If you've ever survived a nasty storm, you know the damage that can be caused by a falling tree or limb. According to the National Storm Damage Center, falling trees and limbs that were damaged during a storm cost homeowners around $1 billion each year. The signs of a storm-damaged tree can be obvious, but what are the other signals your tree or a large limb might be ready to fall? Don't wait until it's too late and watch for these signs you might have a dangerous tree on your property:
Watch for Damaged Limbs
When inspecting the tree, one of the best places to start is with the branches. If you suspect the tree is damaged, use caution while inspecting the branches. Never stand under a damaged limb or attempt to climb one.
While checking the limbs and branches, look for the following:
Look at the point where the limb or branch attaches to the tree. In a healthy tree, there should be no major signs of damage and the limb should be attached with a strong, V-shaped connection.
Watch for limbs or branches that are breaking free of the tree, or have completely broken off and are resting amongst the other branches.
Check for branches that are crossing or one against one another. According to the National Arbor Day Foundation, when two or more branches rub against one another, it can lead to frail spots.
Compare the number of healthy branches to the number of damaged or missing branches. According to the National Storm Damage Center, if more than one-half of the limbs and branches are injured or have broken off, the tree might not generate enough leaves in future growing seasons to provide the necessary energy it requires to survive.
Signs of Disease
Depending on your area and the species of trees found on your property, your foliage could suffer from a number of common tree diseases.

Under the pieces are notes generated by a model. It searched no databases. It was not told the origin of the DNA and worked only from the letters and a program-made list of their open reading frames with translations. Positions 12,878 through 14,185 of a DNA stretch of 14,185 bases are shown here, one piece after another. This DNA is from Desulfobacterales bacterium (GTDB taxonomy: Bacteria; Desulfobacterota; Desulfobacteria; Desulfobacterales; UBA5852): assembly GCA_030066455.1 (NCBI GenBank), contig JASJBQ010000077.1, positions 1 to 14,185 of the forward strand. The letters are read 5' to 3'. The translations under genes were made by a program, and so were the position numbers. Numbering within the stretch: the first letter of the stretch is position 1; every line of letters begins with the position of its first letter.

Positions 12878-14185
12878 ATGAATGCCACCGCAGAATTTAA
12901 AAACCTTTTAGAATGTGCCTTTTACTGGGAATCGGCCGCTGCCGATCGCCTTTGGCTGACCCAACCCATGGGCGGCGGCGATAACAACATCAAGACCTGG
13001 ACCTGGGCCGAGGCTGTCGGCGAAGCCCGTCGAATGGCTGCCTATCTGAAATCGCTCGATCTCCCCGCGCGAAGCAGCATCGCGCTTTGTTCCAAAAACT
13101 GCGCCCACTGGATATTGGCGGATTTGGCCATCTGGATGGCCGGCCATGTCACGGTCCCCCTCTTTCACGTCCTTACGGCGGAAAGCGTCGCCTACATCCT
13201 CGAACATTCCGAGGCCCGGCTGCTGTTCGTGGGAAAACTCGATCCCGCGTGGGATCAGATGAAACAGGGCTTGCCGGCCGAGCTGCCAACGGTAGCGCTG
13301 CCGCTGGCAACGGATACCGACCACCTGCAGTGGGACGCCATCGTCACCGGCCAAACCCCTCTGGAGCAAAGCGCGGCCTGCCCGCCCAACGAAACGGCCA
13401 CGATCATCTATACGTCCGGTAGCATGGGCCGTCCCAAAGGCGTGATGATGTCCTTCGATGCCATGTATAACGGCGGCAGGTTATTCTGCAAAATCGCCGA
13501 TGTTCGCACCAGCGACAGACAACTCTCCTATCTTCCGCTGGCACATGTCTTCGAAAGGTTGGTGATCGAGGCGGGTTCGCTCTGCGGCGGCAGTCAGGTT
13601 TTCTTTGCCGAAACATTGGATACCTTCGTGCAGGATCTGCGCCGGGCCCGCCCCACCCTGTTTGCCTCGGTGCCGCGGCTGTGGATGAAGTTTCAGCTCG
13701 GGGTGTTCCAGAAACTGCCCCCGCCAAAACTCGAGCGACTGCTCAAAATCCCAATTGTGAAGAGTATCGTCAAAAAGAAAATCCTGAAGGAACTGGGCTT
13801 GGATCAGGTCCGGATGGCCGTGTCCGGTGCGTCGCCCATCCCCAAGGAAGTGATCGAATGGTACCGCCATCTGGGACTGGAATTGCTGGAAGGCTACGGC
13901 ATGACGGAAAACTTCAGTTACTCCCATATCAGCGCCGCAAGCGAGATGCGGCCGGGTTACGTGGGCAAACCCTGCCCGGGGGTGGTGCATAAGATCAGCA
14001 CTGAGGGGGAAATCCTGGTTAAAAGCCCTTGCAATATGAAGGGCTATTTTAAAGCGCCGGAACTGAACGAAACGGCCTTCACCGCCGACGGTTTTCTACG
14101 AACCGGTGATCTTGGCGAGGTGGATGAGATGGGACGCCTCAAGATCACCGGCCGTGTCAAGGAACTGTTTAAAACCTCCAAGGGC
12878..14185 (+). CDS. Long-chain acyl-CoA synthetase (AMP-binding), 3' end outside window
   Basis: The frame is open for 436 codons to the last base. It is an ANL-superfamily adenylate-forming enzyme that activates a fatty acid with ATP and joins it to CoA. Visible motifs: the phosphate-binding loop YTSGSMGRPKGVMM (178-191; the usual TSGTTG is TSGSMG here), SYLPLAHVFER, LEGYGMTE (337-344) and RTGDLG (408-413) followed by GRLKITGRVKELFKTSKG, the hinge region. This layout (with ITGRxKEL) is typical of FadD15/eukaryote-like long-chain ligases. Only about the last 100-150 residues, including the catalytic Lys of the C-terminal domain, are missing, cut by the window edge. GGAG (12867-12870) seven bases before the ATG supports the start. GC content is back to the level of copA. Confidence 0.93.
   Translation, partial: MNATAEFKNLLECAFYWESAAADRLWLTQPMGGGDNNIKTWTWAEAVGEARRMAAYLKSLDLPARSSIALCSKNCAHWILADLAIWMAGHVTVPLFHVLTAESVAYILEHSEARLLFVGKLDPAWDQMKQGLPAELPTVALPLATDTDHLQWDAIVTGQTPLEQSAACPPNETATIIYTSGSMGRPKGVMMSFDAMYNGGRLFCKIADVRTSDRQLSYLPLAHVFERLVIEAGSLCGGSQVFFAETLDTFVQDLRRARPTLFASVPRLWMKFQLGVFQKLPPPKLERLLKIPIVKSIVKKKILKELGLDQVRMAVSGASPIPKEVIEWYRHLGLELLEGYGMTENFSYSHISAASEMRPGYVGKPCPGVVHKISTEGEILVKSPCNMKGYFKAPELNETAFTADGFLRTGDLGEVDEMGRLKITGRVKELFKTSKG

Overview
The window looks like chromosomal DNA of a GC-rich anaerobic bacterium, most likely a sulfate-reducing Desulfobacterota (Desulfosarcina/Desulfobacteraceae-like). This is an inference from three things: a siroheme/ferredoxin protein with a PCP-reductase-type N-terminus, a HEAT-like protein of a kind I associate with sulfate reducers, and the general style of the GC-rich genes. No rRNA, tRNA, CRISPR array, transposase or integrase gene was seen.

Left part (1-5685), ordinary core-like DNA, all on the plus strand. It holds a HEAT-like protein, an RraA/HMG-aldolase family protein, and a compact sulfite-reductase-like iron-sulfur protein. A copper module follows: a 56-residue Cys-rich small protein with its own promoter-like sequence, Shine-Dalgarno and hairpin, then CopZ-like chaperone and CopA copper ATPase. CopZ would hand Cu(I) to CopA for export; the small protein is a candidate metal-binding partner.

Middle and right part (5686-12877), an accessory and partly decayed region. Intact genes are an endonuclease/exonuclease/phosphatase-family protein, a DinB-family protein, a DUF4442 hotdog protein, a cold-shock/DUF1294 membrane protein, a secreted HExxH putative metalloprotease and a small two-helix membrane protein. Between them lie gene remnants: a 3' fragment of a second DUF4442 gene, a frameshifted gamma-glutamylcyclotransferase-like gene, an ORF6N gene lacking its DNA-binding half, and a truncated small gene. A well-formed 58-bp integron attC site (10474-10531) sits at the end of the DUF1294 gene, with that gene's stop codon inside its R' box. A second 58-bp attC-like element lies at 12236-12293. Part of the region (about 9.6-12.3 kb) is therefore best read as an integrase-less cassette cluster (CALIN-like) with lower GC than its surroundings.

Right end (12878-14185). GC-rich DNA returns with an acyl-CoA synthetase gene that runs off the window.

In addition, your tree might be suffering from insect damage, which can be just as devastating.
Here are a few signs to watch for that might indicate your tree is suffering from damage caused by a disease or insect:
Root Rot – Dig a hole directly under your tree and carefully examine the roots. A healthy root system should be strong, rigid to the touch and be white or green in color. If the roots are mushy to the touch and are black or brown in color, this could be a sign your tree's roots are damaged or diseased.
Check the Bark – Inspect the tree trunk and branches for any signs of missing or severely-damaged bark. Large section of missing or damaged bark could indicate the presence of a disease, or that the tree was struck by lightening, which can often prove fatal.
Wounds – Inspect the tree and look for any areas that are discolored, sunken or appear blackish and diseased. These cavities or cankers can be a sign of a disease or insect infestation.
Insects – From the fall webworm and the box elder bug to the forest tent caterpillar, there are several varieties of insects that can severely damage, or even kill, trees. Watch for the presence of the insects and larvae, trails burrowed into the bark or wood and dead or decaying leaves.
If your tree is severely injured, ill or you suspect it could be dying, don't hesitate to contact a professional from a firm like Pete & Ron's Tree Service immediately. A tree that is suffering from only minor injury or signs of disease or insect infestation could actually be much more dangerous than you might realize and should be removed from your property immediately.Share